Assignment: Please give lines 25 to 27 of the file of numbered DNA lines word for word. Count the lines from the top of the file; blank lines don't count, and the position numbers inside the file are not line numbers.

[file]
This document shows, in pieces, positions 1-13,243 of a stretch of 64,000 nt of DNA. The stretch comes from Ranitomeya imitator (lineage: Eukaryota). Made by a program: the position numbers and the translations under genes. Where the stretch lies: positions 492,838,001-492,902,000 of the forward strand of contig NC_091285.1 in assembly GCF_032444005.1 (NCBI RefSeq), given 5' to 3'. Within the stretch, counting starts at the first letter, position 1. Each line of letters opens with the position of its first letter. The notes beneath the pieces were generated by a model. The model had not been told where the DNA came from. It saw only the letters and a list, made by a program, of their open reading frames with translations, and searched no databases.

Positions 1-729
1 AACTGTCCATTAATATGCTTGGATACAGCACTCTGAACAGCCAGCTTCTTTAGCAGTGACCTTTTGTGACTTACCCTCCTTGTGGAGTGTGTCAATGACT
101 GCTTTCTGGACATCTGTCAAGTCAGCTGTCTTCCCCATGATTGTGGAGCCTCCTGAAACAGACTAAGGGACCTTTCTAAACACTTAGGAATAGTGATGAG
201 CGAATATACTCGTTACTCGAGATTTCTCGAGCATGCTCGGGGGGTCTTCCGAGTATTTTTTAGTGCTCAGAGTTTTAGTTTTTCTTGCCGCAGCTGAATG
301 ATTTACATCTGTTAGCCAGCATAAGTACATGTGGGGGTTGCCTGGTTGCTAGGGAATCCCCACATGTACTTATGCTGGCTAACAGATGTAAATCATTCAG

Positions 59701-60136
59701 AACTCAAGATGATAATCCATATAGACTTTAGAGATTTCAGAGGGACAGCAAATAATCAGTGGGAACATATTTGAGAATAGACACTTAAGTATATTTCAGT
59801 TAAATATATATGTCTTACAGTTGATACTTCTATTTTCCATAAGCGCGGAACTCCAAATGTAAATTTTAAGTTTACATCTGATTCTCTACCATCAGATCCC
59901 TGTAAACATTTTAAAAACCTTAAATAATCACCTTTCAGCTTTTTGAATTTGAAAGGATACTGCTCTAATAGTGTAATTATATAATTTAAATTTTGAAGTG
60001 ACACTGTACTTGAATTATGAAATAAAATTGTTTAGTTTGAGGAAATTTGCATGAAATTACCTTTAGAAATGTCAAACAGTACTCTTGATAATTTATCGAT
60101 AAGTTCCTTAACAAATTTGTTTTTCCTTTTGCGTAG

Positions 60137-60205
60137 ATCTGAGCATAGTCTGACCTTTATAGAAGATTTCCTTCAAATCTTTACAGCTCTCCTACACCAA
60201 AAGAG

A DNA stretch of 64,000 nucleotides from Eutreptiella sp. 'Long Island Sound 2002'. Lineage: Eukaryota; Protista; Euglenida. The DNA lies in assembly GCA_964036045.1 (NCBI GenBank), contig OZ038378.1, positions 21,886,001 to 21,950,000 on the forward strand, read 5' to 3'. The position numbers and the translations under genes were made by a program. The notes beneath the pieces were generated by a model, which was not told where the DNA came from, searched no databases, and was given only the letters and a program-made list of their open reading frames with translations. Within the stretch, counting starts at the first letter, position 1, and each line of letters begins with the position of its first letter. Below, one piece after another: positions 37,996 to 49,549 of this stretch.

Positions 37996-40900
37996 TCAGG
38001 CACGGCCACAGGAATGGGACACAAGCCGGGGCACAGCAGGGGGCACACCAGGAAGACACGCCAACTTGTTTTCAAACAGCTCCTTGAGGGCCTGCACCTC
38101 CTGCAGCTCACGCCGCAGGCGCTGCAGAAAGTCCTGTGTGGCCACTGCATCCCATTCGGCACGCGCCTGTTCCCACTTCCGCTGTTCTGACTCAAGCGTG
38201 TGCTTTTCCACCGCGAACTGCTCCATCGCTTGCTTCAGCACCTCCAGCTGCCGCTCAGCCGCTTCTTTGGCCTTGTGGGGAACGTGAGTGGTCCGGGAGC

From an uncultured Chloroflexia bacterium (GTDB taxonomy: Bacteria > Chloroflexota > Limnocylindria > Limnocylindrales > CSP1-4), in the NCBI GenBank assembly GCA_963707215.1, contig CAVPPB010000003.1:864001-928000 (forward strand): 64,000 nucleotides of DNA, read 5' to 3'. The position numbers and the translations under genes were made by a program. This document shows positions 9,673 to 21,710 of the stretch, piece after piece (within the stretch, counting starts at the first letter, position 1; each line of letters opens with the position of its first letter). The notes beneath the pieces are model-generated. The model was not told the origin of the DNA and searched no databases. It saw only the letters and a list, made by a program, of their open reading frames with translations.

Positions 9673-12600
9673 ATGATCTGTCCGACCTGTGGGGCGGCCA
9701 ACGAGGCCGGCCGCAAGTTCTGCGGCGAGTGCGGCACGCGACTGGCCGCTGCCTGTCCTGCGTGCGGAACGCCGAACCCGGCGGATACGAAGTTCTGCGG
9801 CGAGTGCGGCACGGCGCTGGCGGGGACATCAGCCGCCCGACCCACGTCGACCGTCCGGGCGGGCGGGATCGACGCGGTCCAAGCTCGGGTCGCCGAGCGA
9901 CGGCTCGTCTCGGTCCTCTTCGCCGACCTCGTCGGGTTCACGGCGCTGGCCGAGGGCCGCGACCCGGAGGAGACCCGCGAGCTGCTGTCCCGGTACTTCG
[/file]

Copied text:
9701 ACGAGGCCGGCCGCAAGTTCTGCGGCGAGTGCGGCACGCGACTGGCCGCTGCCTGTCCTGCGTGCGGAACGCCGAACCCGGCGGATACGAAGTTCTGCGG
9801 CGAGTGCGGCACGGCGCTGGCGGGGACATCAGCCGCCCGACCCACGTCGACCGTCCGGGCGGGCGGGATCGACGCGGTCCAAGCTCGGGTCGCCGAGCGA
9901 CGGCTCGTCTCGGTCCTCTTCGCCGACCTCGTCGGGTTCACGGCGCTGGCCGAGGGCCGCGACCCGGAGGAGACCCGCGAGCTGCTGTCCCGGTACTTCG